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elliniagreenslime

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  1. I think with a GPA around 77% you would need at least 171+ on LSAT to have a good chance. Even with 78-79% GPA you'd need around 170 on LSAT to have a shot.
  2. The application process and what each school looks at varies depending on the school. Generally though, most schools just care about your GPA and LSAT score. All other factors are secondary. As long as your GPA and LSAT are good, you don't have much to worry about. And if your GPA or LSAT isn't good, that's what you should be most focused on improving (in your case, the LSAT because your GPA is set in stone already). Each school has a page where they inform applicants on what factors they look at. Other than that, there really is no boost you can get from unofficial info from forums because it's just speculation. Your GPA is good but your LSAT score isn't on the high side. It will hinder your options/chances significantly so I'd definitely retake if I were you. Tuition fees are usually written as a "per year" amount so just multiple it by 3 and you'll get a rough idea of the total until graduation. Don't forget living costs, books, and stuff like that. If money is an issue for you, I'd definitely spend a lot of time looking into the different tuition fees for each school as they can vary a lot. As for the province and schools, it's very hard to say. There's no such thing as a good province/school for foreigners. And to make things even harder, there's no ranking for law schools in Canada (unlike the US). You can look around the forums and see a lot of people arguing over rankings. Some argue there is a ranking and some argue there isn't and all Canadian law schools are good/equal. You will never get a definitive answer for that so just pick a school/province you like and want to work in. If you want to just finish law school and then move back to Asia, maybe it's worth researching which school is more highly recognized in your country. If you plan on working in Canada, people usually say "go to the school in a province where you plan on working and living in." So you should try to think about it in a long term perspective. There's a lot of info in these forums about schools comparisons, stats needed to get in (approx.), etc. so take a look around.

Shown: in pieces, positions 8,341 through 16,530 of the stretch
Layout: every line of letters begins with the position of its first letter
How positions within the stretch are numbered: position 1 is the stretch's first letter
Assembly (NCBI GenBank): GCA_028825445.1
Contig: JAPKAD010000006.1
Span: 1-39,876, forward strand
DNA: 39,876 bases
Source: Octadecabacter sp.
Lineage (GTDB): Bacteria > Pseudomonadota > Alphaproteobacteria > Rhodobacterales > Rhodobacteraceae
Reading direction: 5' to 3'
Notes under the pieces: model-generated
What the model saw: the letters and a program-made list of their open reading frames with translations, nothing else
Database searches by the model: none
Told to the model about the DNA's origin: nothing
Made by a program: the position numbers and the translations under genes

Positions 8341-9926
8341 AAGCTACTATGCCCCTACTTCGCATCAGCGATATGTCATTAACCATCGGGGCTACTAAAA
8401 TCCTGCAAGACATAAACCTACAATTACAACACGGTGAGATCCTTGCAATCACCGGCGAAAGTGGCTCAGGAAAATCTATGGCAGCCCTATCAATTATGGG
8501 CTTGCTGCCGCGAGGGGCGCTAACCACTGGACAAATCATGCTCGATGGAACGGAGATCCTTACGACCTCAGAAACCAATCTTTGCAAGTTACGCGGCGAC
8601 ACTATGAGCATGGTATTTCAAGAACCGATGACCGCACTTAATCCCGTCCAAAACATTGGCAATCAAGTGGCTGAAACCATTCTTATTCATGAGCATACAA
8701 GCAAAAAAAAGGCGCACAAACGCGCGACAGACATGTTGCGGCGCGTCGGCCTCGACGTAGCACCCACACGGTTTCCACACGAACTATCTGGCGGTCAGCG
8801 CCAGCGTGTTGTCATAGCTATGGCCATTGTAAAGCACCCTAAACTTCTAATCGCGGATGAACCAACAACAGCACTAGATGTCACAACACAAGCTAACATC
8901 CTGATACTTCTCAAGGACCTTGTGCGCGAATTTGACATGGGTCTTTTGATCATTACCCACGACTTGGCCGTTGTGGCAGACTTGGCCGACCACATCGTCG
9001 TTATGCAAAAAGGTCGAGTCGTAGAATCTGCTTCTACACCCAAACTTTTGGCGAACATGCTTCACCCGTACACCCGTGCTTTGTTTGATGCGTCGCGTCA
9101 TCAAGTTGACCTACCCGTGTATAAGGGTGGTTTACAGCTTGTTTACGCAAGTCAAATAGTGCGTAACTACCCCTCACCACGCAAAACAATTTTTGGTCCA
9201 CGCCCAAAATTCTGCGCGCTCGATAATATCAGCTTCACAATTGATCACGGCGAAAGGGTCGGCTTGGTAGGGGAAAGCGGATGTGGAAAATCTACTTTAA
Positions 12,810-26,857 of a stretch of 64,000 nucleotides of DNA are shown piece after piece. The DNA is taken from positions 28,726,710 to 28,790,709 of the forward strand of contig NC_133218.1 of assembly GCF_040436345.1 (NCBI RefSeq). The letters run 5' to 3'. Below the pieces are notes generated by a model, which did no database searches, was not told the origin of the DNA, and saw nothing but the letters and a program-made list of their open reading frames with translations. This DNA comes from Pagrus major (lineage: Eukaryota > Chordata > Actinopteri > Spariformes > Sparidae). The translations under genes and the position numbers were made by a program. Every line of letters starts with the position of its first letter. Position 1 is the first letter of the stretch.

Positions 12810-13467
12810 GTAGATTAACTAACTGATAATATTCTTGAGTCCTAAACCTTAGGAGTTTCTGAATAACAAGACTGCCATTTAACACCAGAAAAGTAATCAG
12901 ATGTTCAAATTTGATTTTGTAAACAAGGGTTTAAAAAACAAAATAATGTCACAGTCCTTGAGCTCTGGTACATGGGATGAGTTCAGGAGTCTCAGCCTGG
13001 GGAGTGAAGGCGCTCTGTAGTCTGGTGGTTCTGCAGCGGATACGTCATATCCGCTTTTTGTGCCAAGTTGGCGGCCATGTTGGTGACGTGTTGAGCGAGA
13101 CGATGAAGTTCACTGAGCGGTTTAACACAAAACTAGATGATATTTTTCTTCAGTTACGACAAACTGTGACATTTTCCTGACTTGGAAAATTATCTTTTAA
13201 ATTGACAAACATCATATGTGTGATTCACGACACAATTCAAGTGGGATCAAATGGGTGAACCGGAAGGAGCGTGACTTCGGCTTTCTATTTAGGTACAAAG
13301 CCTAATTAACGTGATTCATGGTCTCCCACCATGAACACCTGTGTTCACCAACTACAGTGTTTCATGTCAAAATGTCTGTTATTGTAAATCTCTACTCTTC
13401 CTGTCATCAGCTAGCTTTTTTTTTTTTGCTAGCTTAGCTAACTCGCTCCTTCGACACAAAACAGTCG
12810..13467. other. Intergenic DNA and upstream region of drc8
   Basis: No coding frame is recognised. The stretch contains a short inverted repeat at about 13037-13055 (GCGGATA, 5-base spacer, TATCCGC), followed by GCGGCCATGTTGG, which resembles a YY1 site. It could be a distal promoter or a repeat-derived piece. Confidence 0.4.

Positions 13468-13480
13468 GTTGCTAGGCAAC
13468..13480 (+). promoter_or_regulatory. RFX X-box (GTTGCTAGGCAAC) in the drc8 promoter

3. You can't change your GPA but you can change your LSAT so focus on that. If you think it will take you a long time before you can improve your score, you can look for a job in the meantime. I am currently working full-time and studying for the LSAT. My GPA is lower than yours so the chances of me getting into the law school I want is near impossible unless I get a really good score. I felt defeated and stressed as well. However, because I have a job it doesn't feel like I'm just sitting here doing nothing/just waiting. Everyone gets into law school and finishes law school at their own pace. Finishing law school earlier than someone else doesn't determine your career or your future either. Don't feel like you need to chase after it and get into as fast as the others. I read a guy on here took the LSAT six(?) times before getting into the school he wanted. Take your time. Work on it at your own pace and keep yourself busy with other things if it's taking longer than you expected.
  4. Try calculating your GPA for UVic and UBC. For UBC it'll likely be tough but try calculating your GPA with drops (calculator on the UBC forum on this site). You'll probably have a higher chance of getting into UVic though because they drop more credits than UBC. If you have a few really bad grades bringing down your GPA, those drops are going to mean a lot. Congratz on the 177!
  5. I'm pretty sure courses that are pass or fail (no letter grade) are just ignored. So they would not count those into the calculation or the credits dropped.
  6. I bought June and thinking of buying July as well. I think if you're confident in your scoring ability, just taking June alone is fine. However, if you are sort of worried, you should definitely sign up for both. You'll be forking over more money but July is such a great opportunity. You will get to cancel your score if you under perform AND you get a free re-take. For someone that isn't confident in their ability to hit it out of the park in June, the July's LSAT is such a good deal. It's basically like getting free insurance for one of your scores with no additional cost.
  7. When and why? If not, what were the most common reasons you've seen your peers talk about?
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